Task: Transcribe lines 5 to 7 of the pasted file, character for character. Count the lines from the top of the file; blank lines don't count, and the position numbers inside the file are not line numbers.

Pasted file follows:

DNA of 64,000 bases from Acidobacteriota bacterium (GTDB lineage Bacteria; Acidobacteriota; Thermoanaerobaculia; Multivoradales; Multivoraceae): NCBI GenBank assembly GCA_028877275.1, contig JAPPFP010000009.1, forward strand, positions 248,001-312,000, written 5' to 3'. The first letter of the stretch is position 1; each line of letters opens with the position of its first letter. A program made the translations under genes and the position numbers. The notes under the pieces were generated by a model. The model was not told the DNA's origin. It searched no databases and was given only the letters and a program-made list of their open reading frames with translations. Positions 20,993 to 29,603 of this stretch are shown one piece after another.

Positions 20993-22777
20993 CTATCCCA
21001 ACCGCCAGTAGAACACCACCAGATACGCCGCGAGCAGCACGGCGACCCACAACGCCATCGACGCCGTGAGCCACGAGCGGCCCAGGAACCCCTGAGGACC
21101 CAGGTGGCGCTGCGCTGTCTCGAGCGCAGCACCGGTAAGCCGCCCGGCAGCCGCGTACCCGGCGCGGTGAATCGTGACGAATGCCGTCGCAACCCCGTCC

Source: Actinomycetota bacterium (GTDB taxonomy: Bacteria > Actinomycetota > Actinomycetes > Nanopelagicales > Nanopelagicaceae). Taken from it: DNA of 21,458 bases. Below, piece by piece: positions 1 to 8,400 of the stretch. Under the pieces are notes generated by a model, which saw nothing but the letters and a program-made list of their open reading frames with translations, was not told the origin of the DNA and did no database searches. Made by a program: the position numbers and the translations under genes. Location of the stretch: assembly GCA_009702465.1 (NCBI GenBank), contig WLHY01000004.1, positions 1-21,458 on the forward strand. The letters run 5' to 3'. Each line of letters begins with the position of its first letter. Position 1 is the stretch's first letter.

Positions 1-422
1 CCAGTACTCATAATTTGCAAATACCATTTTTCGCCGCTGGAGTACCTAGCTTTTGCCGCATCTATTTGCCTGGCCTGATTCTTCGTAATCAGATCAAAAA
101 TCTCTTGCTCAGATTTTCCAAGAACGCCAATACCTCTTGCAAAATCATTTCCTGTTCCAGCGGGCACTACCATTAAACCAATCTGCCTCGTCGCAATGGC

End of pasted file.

21101 CAGGTGGCGCTGCGCTGTCTCGAGCGCAGCACCGGTAAGCCGCCCGGCAGCCGCGTACCCGGCGCGGTGAATCGTGACGAATGCCGTCGCAACCCCGTCC

Source: Actinomycetota bacterium (GTDB taxonomy: Bacteria > Actinomycetota > Actinomycetes > Nanopelagicales > Nanopelagicaceae). Taken from it: DNA of 21,458 bases. Below, piece by piece: positions 1 to 8,400 of the stretch. Under the pieces are notes generated by a model, which saw nothing but the letters and a program-made list of their open reading frames with translations, was not told the origin of the DNA and did no database searches. Made by a program: the position numbers and the translations under genes. Location of the stretch: assembly GCA_009702465.1 (NCBI GenBank), contig WLHY01000004.1, positions 1-21,458 on the forward strand. The letters run 5' to 3'. Each line of letters begins with the position of its first letter. Position 1 is the stretch's first letter.

Positions 1-422